It was almost
elusive to her: the pearl clutched in her palm. It was like a tangible
manifestation of the hopes and dreams held close to her heart. Attainable and
within reach; though her wishes weren’t as dainty nor as small. To those around
her, friends and family alike, her dreams were far-fetched and laughable.
For how did she
intend to roam the skies and seas? To visit lands she wasn’t even sure existed,
without equipment to get her there? They had their carts and small boats; her
father refused to let her near their canoe since learning of her desires. But
this island and its village folk couldn’t be her only beginning and end.
There had to be
something more out there. Like the pearl she’d found on the sand. How many more
curious gems and stones were out there for her to see and learn of? People who
looked like her but were perhaps different in some way? Did they dress like
her, in goatskin dresses and skirts? Did they speak the way she did, or would
they have a special tongue? Her curiosity was almost maddening and her deep
fantasies of what these other people could be like kept her up long after the
oil lamps had been blown out.
No-one shared her
enthusiastic wonder and she was often punished for filling her little sister’s
and brothers’ heads with foolish talk. They would spread their arms wide and
run about the yard, little dusty feet slapping gravel as they chanted how they
wanted to fly, flapping about like the soaring birds casting shadows in the
Her mother scolded
her, even while applying ointment to the welt on her arm. She winced, clenching
the pearl deep into her fist as the herbal mixture burned into her wound.
Beside her, her mother sighed and set aside the clay bowl then tenderly rubbed
her back as she sat on a stone slab next to her.
“Your father is
only trying to protect you. Whenever you talk about sailing the sea, it scares
him. He had brothers who went out and never returned. It’s a vicious monster,”
the older woman said, brows worrying close with her frown.
“The sea?” she
asked, incredulous. “What is there to be afraid of? It connects us to others
who are out there.”
“What others?” her
mother questioned, irritation hardening her gentle tone.
like us, ma.”
“They would be
here if they were like us.”
“But what if they
don’t know we’re here. What if they’re waiting for someone to visit their land
just like us—”
But Xana didn’t
stop, she sprang to her feet when her mother did and eagerly followed her down
the slope leading back to their home, “Think about how we could become—”
“I said that is
enough!” Her mother whirled on her, glowering – a ferocity and undeniable fear
brightening her dark brown eyes. “You will stop talking about this dream! You
are forbidden! Do you hear me?”
glare matched her mother’s intensity, but she shuffled back when her mother
took a threatening step forward.
“I said, do you hear
Her other hand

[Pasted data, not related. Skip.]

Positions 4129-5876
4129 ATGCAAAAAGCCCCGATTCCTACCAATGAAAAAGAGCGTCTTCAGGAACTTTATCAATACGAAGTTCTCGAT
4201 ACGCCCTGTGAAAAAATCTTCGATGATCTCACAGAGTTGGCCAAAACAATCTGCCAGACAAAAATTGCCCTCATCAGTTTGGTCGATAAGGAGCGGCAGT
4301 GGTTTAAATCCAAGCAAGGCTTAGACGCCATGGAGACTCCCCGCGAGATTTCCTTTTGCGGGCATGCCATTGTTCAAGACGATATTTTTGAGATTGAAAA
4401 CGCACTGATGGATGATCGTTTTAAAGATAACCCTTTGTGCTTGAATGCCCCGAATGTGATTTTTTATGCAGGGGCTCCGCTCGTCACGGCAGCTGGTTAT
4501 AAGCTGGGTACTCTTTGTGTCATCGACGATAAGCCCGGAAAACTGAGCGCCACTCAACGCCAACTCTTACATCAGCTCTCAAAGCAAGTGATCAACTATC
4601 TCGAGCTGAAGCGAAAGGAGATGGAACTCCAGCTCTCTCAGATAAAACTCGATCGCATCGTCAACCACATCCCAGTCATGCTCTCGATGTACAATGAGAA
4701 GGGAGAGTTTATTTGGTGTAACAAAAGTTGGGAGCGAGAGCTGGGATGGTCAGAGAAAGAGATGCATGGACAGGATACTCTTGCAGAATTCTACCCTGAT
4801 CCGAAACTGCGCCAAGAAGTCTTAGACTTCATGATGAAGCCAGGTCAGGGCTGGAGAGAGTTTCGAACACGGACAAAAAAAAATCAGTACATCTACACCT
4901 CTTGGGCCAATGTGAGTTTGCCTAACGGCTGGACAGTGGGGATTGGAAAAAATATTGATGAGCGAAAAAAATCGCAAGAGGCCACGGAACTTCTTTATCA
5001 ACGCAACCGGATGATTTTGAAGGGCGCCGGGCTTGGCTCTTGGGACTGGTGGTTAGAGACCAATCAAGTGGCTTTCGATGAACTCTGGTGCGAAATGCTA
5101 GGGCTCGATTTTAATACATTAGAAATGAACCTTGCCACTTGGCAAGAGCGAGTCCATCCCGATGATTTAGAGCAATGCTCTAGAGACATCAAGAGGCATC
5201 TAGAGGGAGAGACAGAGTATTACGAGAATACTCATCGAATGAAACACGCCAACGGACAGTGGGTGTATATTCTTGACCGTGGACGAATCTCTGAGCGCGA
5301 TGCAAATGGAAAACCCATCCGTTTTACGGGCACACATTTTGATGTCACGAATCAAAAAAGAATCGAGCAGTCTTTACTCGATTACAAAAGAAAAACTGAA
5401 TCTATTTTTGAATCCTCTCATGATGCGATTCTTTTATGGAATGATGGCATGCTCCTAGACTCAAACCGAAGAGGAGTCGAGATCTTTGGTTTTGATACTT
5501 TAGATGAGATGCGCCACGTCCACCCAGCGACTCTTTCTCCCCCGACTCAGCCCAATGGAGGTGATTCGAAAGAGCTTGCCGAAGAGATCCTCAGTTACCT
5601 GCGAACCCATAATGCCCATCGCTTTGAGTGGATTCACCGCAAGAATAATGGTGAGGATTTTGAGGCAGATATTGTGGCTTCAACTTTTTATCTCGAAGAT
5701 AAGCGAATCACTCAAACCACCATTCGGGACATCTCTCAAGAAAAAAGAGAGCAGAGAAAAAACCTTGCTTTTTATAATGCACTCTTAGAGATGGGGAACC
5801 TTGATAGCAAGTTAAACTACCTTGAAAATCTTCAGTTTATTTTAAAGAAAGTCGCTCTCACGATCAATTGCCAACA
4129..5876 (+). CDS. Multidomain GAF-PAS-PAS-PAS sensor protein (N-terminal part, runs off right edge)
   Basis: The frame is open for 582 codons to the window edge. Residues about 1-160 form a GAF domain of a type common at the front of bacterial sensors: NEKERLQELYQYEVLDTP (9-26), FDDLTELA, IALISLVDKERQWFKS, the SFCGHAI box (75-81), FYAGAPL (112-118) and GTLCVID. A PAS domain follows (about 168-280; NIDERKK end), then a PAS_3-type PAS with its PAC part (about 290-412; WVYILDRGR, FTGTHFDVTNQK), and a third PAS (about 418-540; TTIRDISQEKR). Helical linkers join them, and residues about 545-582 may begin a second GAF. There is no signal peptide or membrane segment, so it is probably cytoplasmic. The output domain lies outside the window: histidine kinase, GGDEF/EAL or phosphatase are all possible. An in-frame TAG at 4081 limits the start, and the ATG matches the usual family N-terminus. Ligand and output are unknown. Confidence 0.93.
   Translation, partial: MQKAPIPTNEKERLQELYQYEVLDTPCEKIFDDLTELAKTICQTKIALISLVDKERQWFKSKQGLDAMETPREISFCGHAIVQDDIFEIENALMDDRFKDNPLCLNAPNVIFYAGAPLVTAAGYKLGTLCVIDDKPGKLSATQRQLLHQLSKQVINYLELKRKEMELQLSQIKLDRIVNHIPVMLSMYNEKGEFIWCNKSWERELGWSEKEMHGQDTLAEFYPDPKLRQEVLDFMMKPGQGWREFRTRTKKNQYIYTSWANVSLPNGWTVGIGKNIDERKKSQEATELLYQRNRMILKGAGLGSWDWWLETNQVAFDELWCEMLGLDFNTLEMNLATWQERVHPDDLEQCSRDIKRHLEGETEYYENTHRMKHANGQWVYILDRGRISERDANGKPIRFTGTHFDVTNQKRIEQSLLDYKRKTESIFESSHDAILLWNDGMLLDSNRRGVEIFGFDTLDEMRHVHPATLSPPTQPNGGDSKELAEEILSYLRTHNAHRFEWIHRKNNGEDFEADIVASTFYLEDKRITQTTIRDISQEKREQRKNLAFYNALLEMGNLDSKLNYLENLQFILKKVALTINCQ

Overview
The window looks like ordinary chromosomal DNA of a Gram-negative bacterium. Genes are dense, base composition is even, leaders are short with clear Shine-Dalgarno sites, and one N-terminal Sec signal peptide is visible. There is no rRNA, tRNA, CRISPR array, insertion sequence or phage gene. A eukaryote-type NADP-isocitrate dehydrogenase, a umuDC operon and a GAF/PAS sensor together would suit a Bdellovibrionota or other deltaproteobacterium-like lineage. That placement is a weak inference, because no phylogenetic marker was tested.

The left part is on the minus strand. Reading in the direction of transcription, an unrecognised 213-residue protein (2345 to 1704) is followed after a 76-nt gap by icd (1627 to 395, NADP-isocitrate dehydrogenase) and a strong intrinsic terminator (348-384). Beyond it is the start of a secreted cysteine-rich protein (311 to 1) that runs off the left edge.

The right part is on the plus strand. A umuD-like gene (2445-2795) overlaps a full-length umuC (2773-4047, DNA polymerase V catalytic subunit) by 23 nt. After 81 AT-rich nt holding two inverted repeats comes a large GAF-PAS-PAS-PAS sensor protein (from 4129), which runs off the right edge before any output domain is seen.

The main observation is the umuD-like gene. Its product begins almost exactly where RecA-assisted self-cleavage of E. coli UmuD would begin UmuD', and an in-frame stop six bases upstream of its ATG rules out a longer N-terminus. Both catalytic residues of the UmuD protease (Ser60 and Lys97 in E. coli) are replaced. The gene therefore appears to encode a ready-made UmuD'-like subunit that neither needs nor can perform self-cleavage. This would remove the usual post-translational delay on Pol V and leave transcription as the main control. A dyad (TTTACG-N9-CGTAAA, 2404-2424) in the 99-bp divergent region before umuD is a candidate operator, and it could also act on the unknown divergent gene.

tightened into a stubborn ball by her side. Lowering her face, she answered
tightly, “Yes, ma.”
The woman huffed
and with a sharp, satisfied nod, turned away and disappeared through the door
of their home.
Xana didn’t raise
her head until she could breathe evenly, her anger dissipating with the calming
sea breeze rustling through the loose curls of her hair. She breathed in its
crisp, salty aroma. How could her father and mother only come to one conclusion
about his missing brothers? Yes, it was possible they may have plunged to
unfortunate deaths. But what if they had found homes elsewhere and had decided
to settle instead of returning? What if they had written messages, beckoning
them to come, that were now lost to the sea?
Xana wasn’t like
her parents, unwilling to challenge what she knew of the world just to keep the
little she had safe. But for a while, she obeyed her mother’s order that night
as they quietly ate dinner of bread, corn and fish. But when the house was
quiet, moments after the lingering glow from her parents’ quarters vanished,
she crept from the house and grabbed the coat her mother had sewn for her.
She ran to the sea
where her father’s canoe was pulled in by a palm tree and placed a straw basket
full of potatoes, bread and fruit she would need for her trip. Before she left,
she dug the pearl into the straw mat at the door of her home.
She muttered a prayer,
held her hands out at her sides, palms up – the way her mother taught her – then
she bowed her head and dashed back to the canoe. She pushed it out into the
water then climbed in, almost losing her balance and toppling into the water.
oars, she lowered them into the water and began rowing. Further and further, her
home became more distant and her heart shook with a doubtful murmur. What if
she was making a mistake? What if they had been right? What if all that waited
for her out was this endless body of water?
But it was that
sort of fear and uncertainty that made her family seem so small and stagnant
against a world that already proved itself to be so vast and full of unknowns
meant to be discovered and shared with the rest of those who lived in it and
didn’t know its secrets.
Part of her wished she had kept the pearl, but she hoped her parents would understand it as the promise that she’d return and show them the world.